$59,000 for Graduation?? Cool !!
Millions of college and high school grads will walk off their campuses in the next few weeks and become what most of us already are: working Americans.
Most of those kids will have an inventory of graduation gifts to their credit—everything from new clothes and jewelry to new cars, perhaps even houses for a wealthy few. But they all get another gift that won't be so much fun. Most of them won't even know they receive it.
Every working American owes his or her share of the $8 trillion national debt. It just comes with the paycheck, because the cost of that debt is paid through taxes—directly through our federal income taxes, and indirectly through the higher prices we pay to corporations to cover the cost of their federal taxes. Today, the average working American's share of the national debt is nearly $59,000. So every new graduate must add that debt to the student loans and credit card debt he or she probably already has.
The reason most of the graduates won't know they've been burdened by this debt is that nobody is going to send them bills, or demand that they start making monthly payments. In fact, their senators and congresspeople will hide the debt from them, as they always have—by just ignoring it—while they spend more and more of our money on everything from wars to widgets—all the while failing to tax us enough to pay for the spending.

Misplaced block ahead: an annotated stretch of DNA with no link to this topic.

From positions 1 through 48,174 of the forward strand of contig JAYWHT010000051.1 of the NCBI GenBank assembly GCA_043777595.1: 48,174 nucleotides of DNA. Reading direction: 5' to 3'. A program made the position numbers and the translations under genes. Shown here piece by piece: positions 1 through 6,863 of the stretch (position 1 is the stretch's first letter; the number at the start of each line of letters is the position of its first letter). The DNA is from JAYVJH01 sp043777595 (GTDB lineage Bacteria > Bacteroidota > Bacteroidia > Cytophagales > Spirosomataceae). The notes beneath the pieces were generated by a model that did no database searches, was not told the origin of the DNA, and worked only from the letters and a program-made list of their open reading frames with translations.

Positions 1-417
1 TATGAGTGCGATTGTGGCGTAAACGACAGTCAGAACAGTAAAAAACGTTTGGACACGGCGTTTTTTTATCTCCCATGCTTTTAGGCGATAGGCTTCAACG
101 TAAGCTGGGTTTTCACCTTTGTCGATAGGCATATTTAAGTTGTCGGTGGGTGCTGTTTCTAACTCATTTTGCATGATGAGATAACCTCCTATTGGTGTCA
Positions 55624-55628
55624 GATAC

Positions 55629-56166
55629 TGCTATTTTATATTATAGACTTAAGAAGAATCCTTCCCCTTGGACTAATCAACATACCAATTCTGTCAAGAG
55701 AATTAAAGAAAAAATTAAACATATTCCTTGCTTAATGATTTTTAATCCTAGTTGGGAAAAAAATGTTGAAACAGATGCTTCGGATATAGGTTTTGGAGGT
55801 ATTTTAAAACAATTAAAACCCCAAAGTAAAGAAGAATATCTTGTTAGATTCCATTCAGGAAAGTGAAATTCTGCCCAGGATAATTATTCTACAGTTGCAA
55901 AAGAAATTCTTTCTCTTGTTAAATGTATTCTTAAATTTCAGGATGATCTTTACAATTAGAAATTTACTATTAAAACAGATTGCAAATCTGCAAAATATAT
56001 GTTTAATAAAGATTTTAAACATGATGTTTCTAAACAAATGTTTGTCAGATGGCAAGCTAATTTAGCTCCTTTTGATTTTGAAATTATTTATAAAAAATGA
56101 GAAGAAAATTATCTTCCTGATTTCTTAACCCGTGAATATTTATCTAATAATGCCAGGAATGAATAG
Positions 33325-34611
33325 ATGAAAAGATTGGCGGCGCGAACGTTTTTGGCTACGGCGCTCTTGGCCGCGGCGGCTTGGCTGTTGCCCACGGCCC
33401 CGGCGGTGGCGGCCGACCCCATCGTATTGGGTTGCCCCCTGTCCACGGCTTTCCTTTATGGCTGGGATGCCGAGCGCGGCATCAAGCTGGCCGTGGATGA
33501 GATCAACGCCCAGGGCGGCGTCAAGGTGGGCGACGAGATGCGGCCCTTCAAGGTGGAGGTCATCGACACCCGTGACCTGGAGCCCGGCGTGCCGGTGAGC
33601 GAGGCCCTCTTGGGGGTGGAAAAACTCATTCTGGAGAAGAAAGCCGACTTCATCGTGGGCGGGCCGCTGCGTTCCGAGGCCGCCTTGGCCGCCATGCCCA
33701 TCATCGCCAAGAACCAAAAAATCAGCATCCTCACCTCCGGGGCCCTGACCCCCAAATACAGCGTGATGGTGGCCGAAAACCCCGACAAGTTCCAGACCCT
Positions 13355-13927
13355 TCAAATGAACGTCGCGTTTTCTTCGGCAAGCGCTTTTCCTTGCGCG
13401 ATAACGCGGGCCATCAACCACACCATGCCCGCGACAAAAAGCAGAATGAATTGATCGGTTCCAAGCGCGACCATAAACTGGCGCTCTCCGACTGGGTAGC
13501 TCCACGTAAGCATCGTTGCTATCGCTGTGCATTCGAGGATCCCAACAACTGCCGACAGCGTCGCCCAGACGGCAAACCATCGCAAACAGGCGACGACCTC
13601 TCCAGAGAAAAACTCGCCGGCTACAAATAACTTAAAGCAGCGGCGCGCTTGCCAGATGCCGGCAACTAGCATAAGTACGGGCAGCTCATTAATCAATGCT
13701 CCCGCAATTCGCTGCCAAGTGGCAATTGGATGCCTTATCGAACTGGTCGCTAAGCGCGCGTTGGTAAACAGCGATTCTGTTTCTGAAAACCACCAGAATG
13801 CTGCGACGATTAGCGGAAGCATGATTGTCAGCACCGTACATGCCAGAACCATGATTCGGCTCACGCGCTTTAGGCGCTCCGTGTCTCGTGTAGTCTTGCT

But, alongside the rest of us, those new grads will be paying for the debt, right out of their pockets, every day, every month, every year—possibly for the rest of their lives. This debt, just like the debt on credit cards, cars or houses carries an interest burden. And just as with all those voluntary forms of indebtedness, the interest is always paid—always first. The cost of that interest is now more than $200 per month for every working woman and man in the United States. More than $2500 per year. Every time we earn a dollar or spend one we pay some of the interest.
So, happy graduation, kids! Sorry about the really crummy present we all gave you. We just never seemed to be able to admit that we owed all that money, and we just kept ignoring it. Hope you'll handle it better than we have.
|copyright © 2008, J. C. Adamson|